A Bird’s Eye View

birds eye view

Rarely, in these wildly prescribed lives do we get a chance to step outside of the monotonous march of the patterned life and see things with a different hue. It doesn’t even occur to most of us, that there is a different way of being and feeling. For the way our minds are constructed is to exist in one mode of being, of feeling and thinking about ourselves and the world and to clasp with a ferocious defence our belief systems which we hold so dear.  So many people who are the firmest in their ideas seem to just be more eloquently regurgitating an ideology proposed by a complete stranger or have proudly adopted the viewpoint of their omniscient parents. 

Most often it is a chance meeting – another mind that cracks our perception and makes us feel an awakening beyond that which we believed we once were. But these cherished meetings are fleeting and the veil of normacy has a powerful way of snapping back any sense of change. Perhaps it is the supreme ego, that can only exist by establishing itself through an identity, thats holds onto an assortment of ideas about ourselves we couldn’t bear to acknowledge are as transient as the weather. 

On a more positive note, those that do chance the risky opportunity of going it alone and leaving behind the comfortable cave can experience an evolution of the self that holds a simple but intricate beauty.  

When we step back for longer than a moment, take our selves to a place that is uncomfortable because it bears no familiarity to the ‘normal’ responses from the environment to ourselves we begin to see our role as a part of the whole and not in the driving seat of our lives. We see ourselves on the chessboard. Although no less significant, our lives can be seen for what they really are, perhaps how they could be seen beyond death. As a performance we navigate however we like to. Yet these acts we play can become more of a prop than a lead role because of the very human way of existing in habit. Of not pushing ourselves to break through to a different scene.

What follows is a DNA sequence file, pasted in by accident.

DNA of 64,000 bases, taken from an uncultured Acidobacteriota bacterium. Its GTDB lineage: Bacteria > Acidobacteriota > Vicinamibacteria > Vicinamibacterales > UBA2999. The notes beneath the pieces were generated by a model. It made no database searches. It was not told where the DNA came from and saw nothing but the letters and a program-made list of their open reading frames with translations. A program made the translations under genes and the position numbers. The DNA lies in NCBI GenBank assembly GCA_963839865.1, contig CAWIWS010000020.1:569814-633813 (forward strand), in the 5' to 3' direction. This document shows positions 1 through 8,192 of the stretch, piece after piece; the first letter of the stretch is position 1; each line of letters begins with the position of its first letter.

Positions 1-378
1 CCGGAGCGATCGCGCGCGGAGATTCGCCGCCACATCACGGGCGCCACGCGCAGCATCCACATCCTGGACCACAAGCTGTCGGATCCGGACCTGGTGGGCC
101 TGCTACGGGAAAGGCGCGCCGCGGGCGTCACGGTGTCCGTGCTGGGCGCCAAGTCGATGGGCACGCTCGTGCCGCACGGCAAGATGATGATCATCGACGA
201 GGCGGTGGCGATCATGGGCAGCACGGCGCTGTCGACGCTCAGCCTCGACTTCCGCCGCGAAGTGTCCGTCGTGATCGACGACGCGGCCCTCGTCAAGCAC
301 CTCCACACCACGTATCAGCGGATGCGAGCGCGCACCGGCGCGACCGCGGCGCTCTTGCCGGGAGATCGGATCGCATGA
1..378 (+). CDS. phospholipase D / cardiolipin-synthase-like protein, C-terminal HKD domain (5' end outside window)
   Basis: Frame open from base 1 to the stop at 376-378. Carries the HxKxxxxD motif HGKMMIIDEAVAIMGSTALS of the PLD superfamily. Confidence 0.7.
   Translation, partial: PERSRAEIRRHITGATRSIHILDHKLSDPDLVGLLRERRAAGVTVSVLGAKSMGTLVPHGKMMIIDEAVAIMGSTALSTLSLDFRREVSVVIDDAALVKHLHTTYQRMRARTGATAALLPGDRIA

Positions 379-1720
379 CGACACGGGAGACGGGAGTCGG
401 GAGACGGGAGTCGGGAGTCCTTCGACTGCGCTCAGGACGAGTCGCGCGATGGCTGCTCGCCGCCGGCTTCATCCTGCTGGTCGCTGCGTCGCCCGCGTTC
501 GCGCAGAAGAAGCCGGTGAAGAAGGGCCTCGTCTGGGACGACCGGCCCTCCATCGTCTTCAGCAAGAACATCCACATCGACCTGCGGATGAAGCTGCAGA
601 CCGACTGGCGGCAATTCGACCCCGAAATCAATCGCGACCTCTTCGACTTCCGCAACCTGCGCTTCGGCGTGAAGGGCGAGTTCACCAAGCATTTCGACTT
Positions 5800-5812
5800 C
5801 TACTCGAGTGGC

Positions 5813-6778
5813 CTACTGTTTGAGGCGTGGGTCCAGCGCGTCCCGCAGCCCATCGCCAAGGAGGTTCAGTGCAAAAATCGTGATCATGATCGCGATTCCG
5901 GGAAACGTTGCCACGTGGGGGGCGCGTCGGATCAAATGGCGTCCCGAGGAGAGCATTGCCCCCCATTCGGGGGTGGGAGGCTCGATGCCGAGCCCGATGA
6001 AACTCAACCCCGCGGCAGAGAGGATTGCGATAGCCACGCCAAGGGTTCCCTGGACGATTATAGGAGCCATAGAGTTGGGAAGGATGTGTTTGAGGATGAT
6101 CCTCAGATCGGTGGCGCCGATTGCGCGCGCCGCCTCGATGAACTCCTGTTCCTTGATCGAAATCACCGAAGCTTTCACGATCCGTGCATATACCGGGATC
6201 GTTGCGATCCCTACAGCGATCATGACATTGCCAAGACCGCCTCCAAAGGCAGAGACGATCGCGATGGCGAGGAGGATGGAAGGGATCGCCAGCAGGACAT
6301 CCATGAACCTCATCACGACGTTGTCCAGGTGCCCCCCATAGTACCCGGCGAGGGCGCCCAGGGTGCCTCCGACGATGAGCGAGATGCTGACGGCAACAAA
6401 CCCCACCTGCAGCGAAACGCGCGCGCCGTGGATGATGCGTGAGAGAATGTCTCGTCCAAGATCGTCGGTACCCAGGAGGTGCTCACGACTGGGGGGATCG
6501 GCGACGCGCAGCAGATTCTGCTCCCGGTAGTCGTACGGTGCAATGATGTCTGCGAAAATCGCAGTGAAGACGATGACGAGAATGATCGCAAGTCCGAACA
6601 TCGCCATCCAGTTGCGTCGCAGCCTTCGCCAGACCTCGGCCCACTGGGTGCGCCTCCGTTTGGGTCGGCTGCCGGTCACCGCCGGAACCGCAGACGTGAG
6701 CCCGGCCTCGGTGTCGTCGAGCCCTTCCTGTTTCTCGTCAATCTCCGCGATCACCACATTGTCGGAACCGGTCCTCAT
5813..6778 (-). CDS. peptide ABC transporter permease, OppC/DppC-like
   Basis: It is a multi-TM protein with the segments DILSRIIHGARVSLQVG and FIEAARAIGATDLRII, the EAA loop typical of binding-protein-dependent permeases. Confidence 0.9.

This is when the boxes are revealed, the categories we find comfort in, separate from a real sense of self. Our family, our friends, our job, our pets, our ideas, those things we said, those feelings we had. For as much as we want to believe they are anchored in who we are, each of these boxes holds its own sense of impermanency and in everyday life we find ourself working to maintain meaning in them.